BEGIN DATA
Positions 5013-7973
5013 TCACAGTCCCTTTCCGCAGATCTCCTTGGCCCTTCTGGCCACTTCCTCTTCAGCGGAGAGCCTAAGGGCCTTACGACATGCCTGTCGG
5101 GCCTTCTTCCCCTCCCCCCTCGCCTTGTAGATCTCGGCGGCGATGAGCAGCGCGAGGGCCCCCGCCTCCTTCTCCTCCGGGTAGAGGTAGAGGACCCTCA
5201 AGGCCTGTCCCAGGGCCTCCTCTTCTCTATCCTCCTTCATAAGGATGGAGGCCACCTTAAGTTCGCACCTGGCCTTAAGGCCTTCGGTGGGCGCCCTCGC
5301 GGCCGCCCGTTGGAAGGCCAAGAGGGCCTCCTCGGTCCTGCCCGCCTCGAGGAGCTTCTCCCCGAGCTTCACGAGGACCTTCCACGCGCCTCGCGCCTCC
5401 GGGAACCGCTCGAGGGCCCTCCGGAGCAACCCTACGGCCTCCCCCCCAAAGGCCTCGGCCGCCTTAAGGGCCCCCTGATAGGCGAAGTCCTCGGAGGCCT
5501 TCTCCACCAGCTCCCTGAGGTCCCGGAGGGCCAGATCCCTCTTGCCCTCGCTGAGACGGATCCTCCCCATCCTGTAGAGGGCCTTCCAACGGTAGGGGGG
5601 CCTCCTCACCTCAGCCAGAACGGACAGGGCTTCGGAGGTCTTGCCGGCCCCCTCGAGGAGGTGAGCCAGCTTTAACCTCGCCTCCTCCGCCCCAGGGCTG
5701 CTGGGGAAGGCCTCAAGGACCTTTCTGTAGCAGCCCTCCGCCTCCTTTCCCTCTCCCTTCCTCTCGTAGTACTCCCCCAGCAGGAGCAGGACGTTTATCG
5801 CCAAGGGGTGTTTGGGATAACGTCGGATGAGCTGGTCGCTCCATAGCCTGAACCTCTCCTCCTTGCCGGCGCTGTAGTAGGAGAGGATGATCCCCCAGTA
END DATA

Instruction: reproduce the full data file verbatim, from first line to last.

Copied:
Positions 5013-7973
5013 TCACAGTCCCTTTCCGCAGATCTCCTTGGCCCTTCTGGCCACTTCCTCTTCAGCGGAGAGCCTAAGGGCCTTACGACATGCCTGTCGG
5101 GCCTTCTTCCCCTCCCCCCTCGCCTTGTAGATCTCGGCGGCGATGAGCAGCGCGAGGGCCCCCGCCTCCTTCTCCTCCGGGTAGAGGTAGAGGACCCTCA
5201 AGGCCTGTCCCAGGGCCTCCTCTTCTCTATCCTCCTTCATAAGGATGGAGGCCACCTTAAGTTCGCACCTGGCCTTAAGGCCTTCGGTGGGCGCCCTCGC
5301 GGCCGCCCGTTGGAAGGCCAAGAGGGCCTCCTCGGTCCTGCCCGCCTCGAGGAGCTTCTCCCCGAGCTTCACGAGGACCTTCCACGCGCCTCGCGCCTCC
5401 GGGAACCGCTCGAGGGCCCTCCGGAGCAACCCTACGGCCTCCCCCCCAAAGGCCTCGGCCGCCTTAAGGGCCCCCTGATAGGCGAAGTCCTCGGAGGCCT
5501 TCTCCACCAGCTCCCTGAGGTCCCGGAGGGCCAGATCCCTCTTGCCCTCGCTGAGACGGATCCTCCCCATCCTGTAGAGGGCCTTCCAACGGTAGGGGGG
5601 CCTCCTCACCTCAGCCAGAACGGACAGGGCTTCGGAGGTCTTGCCGGCCCCCTCGAGGAGGTGAGCCAGCTTTAACCTCGCCTCCTCCGCCCCAGGGCTG
5701 CTGGGGAAGGCCTCAAGGACCTTTCTGTAGCAGCCCTCCGCCTCCTTTCCCTCTCCCTTCCTCTCGTAGTACTCCCCCAGCAGGAGCAGGACGTTTATCG
5801 CCAAGGGGTGTTTGGGATAACGTCGGATGAGCTGGTCGCTCCATAGCCTGAACCTCTCCTCCTTGCCGGCGCTGTAGTAGGAGAGGATGATCCCCCAGTA